How to Ease Your Guilt About ‘Failing Upwards’

How to Ease Your Guilt About ‘Failing Upwards’
Photo: interstid, Shutterstock

There’s a certain type of person in the workplace who often carries a loathsome reputation: the colleague who succeeds in big ways despite not being good at their job. These people have “failed upwards,” meaning they’ve attained undue success, sometimes from sheer luck, or maybe thanks to a savvy networking ability or certain workplace alliances.

Most people who fail upwards don’t necessarily do so consciously — nobody really wants to admit that their successes are undeserved — but a minority might feel uneasy about their achievements, particularly those who struggle with imposter syndrome. If you’ve grappled with the feeling that you’ve scaled the corporate ladder undeservingly, there are ways to cope in order to free yourself from a nagging sense of guilt — and it involves helping those around you.

Why do people fail upwards?

The modern workplace isn’t a meritocracy, which is why plenty of people get promoted or win awards while the hard work of their colleagues goes unrecognised. Sometimes, the reasons are born of pure nepotism, like a boss promoting a lacklustre worker only because they share the same alma mater. Other times, a shared trait, belief system, or identity between manager and worker informs the reasoning behind an undeserved promotion — a phenomenon that sociologists call “culture matching.”

Some people are particularly crafty when it comes to navigating the social dynamics of the workplace. Charisma can be especially intoxicating, as evidenced by the number of corporate leaders who’ve leveraged their social IQ to reach certain heights in the businesses realm, despite having checkered resumes and personal histories. Certain personality types tend to be blind to their own incompetence, which is a kind of cognitive bias researched and later popularised as the Duning-Kruger Effect by social psychologists David Dunning and Justin Kruger.

However, it’s a subjective phenomenon. No two workplaces are going to be identical, meaning that those who fail upwards do so because of different reasons and due to different circumstances. Still, for those with a modicum of self-awareness, feeling as though you’ve failed upward can lead to imposter syndrome, or a crippling sense of self-doubt.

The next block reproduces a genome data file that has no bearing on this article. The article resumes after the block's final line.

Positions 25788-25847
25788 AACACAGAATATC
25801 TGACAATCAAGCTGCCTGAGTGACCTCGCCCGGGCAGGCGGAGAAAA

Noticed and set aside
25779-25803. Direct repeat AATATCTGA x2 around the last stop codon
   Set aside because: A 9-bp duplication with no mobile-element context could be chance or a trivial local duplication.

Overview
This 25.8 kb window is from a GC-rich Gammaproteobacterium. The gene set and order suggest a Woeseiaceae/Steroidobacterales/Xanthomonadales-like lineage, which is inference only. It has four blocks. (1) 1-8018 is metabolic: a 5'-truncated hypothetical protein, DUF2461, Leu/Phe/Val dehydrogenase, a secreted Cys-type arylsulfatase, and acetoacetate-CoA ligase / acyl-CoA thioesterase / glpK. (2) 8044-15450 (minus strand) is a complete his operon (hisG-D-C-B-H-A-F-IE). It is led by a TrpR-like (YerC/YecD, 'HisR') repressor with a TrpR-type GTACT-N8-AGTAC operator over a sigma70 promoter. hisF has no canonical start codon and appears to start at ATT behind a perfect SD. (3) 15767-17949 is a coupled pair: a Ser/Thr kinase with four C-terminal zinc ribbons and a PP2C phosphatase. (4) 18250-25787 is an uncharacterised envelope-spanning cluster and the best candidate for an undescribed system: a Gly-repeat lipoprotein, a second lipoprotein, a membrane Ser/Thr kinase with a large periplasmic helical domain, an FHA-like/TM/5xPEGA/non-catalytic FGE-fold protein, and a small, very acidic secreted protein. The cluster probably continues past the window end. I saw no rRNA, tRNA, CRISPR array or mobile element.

What to do if you’ve failed upward

For those willing to honestly assess the merit of their own success, the notion of failing upward tends to evoke a sense of guilt. A good example might be someone who survives a round of layoffs only to be promoted to supervisor the following month. “When you look at others who haven’t had the same luck, you are inundated with survivor’s guilt…or thriver’s guilt,” Dr. Perpetua Neo, a psychologist and leadership coach, tells Lifehacker.

If those around you are murmuring about you failing up, it might not necessarily be your fault, however, and this can complicate and compound your guilt. This sense of guilt can feel paralyzing, Neo says, leading to a feeling that “incinerates your energy” on the job and beyond.

But much of that guilt can be overcome by recognising the teachable qualities of failure — that stumbling blocks can help you carve out more success in the future. As Neo says: “The time will pass anyway, so make the ‘failures’ you have pay dividends for you — learn from them instead of wallowing or beating yourself up. Capitalise on them.”

Primarily, if you recognise your success as the product of luck, it’s good to focus on helping those colleagues who’ve been less lucky, particularly the younger ones. Part of this comes from recognising your own strengths, even if deep down you think you’ve been afforded opportunity unfairly.

“When you can also acknowledge your own gifts and credit your effort in failing upwards,” Neo says, “you create more energy for yourself, meaning you have more to pay it forward.”

Neo implores anyone in this situation to imagine themselves at an earlier point in their career. “When you consider your younger self having gone through that hell of failing, be that champion [your younger colleagues] never had,” she says. In that way, it’s possible to nullify the creeping sense of guilt that might come with high achievement, and to learn that you don’t need to feel guilty after all.

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